The demons rise with the sun, out of the ground that transforms into the sand beneath my feet. I sink into it. Obscure creatures devoid of human characteristics stalk me like prey; eyes in the sky cast blue beams that burn off my skin, then my flesh, leaving nothing left except my brittle bones to traverse the otherworldly plane. If I manage to outrun them, I gain my flesh, and I can continue to my destination. A force pulls me out of the suffocating sands and saves me from drowning in the deep underworld. I have seen the hungry eyes at the bottom. Below the sand awaits buried evil; my secrets and fears, dead family and friends I wronged or was too prideful to forgive, insecurities I let swallow my confidence, and my deviant thoughts in the form of hideous creatures my voice tells me can only be vanquished by my ultimate self.
My bones tiptoe across the red sand. My flesh slowly regenerates. I must be slipping away from them. Near the sun on a bluff sits a person with outstretched hands. That is my destination. I reach my hand out to touch them, and as my fingertip connects with the shadow, my own face turns around and stares at me. “We have a lot of work to do,” my spirit says.
“How do I—we get out of here?” I ask.
My other self stands up and points to the sun. “The crimson ball of light has always been the answer. Your fears are what keep you from it. I can never leave this place. Without my existence here, your demons will escape and you will no longer have control.”
“Yes. Control. It’s what stops you from being the real you.”
“Why would I not want to be the real me?” I question.
My spirit smiles and replies, “Because you are capable of things the world is not yet ready for. The lack of freedom is what caused this. Your entire life, you have been stuck in a bubble, told how to move by a higher power, not yet realizing that you yourself possess a higher power. And in turn, it has made you sick. Once you reach the sun, it will all make sense.”
“How do I get to it? It’s far and in the sky.”
“It’s simple, let go of your fears,” my reflection whispers.
It fades away, and I am left to confront my demons. My inner screams echo across the land. I see them behind me, the monsters that tore my flesh, devoured me whole, and bleed me dry night after night, standing still, waiting for me to either go to them or just off the bluff. Below, a beast’s open mouth waits to swallow me. Faced with brutal death on either side, I would rather bang my head against the ground until my skull breaks. What is this experiment? Am I being tortured inside a machine? “Stop staring at me, damn you!” I scream. Their taunting eyes infuriate me.
The sun shines down on me. It stings my eyes when I look to it for answers, but my gaze is unwavering, fixated on the red circle of light. Its ominous beauty captivates my soul, traps my mind in a foreign world of colors and scents of nature. A bright blue ocean beneath my feet, a golden sky with dark red clouds speeds by as the day transforms into night in an infinite loop, the wind is like soft petals on my skin, enormous trees grow out of the ocean then perish from centuries of aging—I watch myself bask in this new atmosphere. I reach out to touch myself on the shoulder. My own puzzled eyes stare back at me. “Is this real?” My reflection speaks as I do. The vision from before was all-knowing, but this version of me is less complex and more human, closer to myself than I could imagine. It mirrors my movements and upon our hands touching, its mouth opens wide and unveils glowing red veins that sprout from the mouth and into the world. As the veins grow, the skin of our bellies unravels like yarn, and more veins sprout from our guts and intertwine to blend us together.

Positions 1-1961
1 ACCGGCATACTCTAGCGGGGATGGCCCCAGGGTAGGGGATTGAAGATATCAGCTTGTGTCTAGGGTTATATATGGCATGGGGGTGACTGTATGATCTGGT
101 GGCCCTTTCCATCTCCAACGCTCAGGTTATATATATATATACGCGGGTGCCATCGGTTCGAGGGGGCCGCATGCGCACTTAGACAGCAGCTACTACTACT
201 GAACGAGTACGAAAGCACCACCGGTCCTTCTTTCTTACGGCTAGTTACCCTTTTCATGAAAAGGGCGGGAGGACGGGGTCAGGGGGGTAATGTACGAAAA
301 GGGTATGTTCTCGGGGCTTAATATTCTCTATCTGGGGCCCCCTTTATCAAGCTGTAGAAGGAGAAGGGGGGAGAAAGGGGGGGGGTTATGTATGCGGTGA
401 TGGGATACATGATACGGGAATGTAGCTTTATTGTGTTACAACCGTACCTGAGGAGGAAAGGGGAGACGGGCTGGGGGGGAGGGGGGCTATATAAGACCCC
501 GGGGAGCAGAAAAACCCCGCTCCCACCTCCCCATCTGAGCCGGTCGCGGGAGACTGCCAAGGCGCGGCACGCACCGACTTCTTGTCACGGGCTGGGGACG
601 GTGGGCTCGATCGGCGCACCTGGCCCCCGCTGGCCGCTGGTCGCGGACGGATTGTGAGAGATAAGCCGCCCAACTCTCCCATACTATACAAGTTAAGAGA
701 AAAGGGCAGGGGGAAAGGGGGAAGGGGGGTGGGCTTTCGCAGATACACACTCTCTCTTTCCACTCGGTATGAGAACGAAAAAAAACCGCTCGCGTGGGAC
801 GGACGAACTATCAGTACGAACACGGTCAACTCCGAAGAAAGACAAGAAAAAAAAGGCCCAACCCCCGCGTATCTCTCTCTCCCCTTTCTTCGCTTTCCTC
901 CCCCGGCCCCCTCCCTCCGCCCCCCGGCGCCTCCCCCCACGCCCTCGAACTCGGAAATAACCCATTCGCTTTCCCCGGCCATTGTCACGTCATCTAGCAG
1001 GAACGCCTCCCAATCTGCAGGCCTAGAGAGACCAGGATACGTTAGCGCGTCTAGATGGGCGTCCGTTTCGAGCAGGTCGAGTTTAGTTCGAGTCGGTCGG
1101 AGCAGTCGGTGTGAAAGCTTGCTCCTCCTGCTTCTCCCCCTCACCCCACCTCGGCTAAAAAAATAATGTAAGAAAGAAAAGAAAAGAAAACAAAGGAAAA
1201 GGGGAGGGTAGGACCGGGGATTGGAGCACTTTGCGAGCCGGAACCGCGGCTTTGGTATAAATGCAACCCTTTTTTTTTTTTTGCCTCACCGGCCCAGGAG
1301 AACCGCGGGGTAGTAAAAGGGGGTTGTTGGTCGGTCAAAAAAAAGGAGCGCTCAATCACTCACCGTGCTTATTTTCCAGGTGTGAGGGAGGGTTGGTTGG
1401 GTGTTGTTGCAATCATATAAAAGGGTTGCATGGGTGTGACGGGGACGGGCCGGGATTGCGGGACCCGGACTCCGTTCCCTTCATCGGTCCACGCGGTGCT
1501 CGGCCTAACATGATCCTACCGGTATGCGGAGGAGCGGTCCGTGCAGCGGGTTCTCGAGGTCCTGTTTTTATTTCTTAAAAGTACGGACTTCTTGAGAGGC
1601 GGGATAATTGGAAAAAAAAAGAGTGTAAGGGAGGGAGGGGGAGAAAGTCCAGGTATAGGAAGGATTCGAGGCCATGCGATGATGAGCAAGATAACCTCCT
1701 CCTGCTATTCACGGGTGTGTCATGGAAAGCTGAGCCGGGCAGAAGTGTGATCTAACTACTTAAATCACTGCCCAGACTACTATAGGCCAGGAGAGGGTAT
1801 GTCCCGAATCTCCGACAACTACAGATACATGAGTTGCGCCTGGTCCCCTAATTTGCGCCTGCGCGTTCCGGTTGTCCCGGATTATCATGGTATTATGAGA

They grow in my brain and out of my eyes. The veins consume the world around us and create a new one. Snow falls from the sky and I awake on a sheet of ice, alone, and in the distance, a house made of wood beckons me. It beckons me, demands my presence. My bare feet slide across the ice and glide over the snowbank. Now that I am faced with it, it no longer calls for me. In the window I see myself, lying unconscious in a pool of other failed subjects. I peer at the shadows watching over me, then back to my vacant expression. “Don’t worry, I’m going to get you out of there.”
I am the ruler of my mind. For so long, I let the monsters in my head scare me into hating my thoughts and myself. I cast fire on that world and watch the demons dance in the flames as I float to the sun, float to my soul that dwells in this cold plane. The demons’ deafening screams dissipate in the devastating aura of the sun. Inside, my burnt body continues to float through a dark void until it descends from the white sky and appears before me. For years, I buried versions of myself I deemed unfit and let it eat at my insides; held my tongue when I should have screamed, accepted ridicule when I should have fought back, and forced out a version of myself that everyone else wanted to see. Those demons I burned are my internalized darkness.
My burned spirit and I morph together. I breathe in its essence and feel more alive. I connect with this world on a godly level. The sky changes color at the blink of my eyes, a geyser bursts from the ice river cracks when I snap my fingers, the snow falls at the pace of my breath, as I think of objects they appear—this newfound gift is what dreams should be.
“I see you’ve done it.” My all-knowing spirit returns in the shape of a blood-red fox. “Are you ready to return now?” it asks, sitting elegantly in front of the window of the wooden shack.